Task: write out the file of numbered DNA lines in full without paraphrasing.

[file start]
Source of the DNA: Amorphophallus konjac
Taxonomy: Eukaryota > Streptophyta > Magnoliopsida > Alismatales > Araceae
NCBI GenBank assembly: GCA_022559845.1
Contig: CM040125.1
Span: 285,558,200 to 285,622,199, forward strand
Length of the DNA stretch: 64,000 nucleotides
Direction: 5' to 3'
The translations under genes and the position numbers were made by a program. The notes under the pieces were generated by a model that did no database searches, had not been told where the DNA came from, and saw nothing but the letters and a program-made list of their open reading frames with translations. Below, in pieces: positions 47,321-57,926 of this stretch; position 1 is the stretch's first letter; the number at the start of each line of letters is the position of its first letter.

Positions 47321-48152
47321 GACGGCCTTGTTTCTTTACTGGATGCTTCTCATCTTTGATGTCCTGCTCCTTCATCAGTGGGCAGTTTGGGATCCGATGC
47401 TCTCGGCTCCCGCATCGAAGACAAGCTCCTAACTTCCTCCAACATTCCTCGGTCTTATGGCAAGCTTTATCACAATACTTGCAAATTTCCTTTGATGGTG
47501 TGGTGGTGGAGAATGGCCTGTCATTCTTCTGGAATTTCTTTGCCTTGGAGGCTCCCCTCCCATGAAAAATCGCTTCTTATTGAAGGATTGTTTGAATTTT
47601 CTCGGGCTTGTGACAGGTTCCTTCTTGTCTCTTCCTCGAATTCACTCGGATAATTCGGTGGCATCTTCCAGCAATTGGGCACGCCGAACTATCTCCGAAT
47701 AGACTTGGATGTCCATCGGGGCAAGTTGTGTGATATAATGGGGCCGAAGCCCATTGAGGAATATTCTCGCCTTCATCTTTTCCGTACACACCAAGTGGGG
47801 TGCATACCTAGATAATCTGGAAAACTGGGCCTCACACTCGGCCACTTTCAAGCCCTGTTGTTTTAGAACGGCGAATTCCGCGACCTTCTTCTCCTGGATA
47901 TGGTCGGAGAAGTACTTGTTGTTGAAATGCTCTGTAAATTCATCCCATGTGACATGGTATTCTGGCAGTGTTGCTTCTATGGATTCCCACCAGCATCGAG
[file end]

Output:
Source of the DNA: Amorphophallus konjac
Taxonomy: Eukaryota > Streptophyta > Magnoliopsida > Alismatales > Araceae
NCBI GenBank assembly: GCA_022559845.1
Contig: CM040125.1
Span: 285,558,200 to 285,622,199, forward strand
Length of the DNA stretch: 64,000 nucleotides
Direction: 5' to 3'
The translations under genes and the position numbers were made by a program. The notes under the pieces were generated by a model that did no database searches, had not been told where the DNA came from, and saw nothing but the letters and a program-made list of their open reading frames with translations. Below, in pieces: positions 47,321-57,926 of this stretch; position 1 is the stretch's first letter; the number at the start of each line of letters is the position of its first letter.

Positions 47321-48152
47321 GACGGCCTTGTTTCTTTACTGGATGCTTCTCATCTTTGATGTCCTGCTCCTTCATCAGTGGGCAGTTTGGGATCCGATGC
47401 TCTCGGCTCCCGCATCGAAGACAAGCTCCTAACTTCCTCCAACATTCCTCGGTCTTATGGCAAGCTTTATCACAATACTTGCAAATTTCCTTTGATGGTG
47501 TGGTGGTGGAGAATGGCCTGTCATTCTTCTGGAATTTCTTTGCCTTGGAGGCTCCCCTCCCATGAAAAATCGCTTCTTATTGAAGGATTGTTTGAATTTT
47601 CTCGGGCTTGTGACAGGTTCCTTCTTGTCTCTTCCTCGAATTCACTCGGATAATTCGGTGGCATCTTCCAGCAATTGGGCACGCCGAACTATCTCCGAAT
47701 AGACTTGGATGTCCATCGGGGCAAGTTGTGTGATATAATGGGGCCGAAGCCCATTGAGGAATATTCTCGCCTTCATCTTTTCCGTACACACCAAGTGGGG
47801 TGCATACCTAGATAATCTGGAAAACTGGGCCTCACACTCGGCCACTTTCAAGCCCTGTTGTTTTAGAACGGCGAATTCCGCGACCTTCTTCTCCTGGATA
47901 TGGTCGGAGAAGTACTTGTTGTTGAAATGCTCTGTAAATTCATCCCATGTGACATGGTATTCTGGCAGTGTTGCTTCTATGGATTCCCACCAGCATCGAG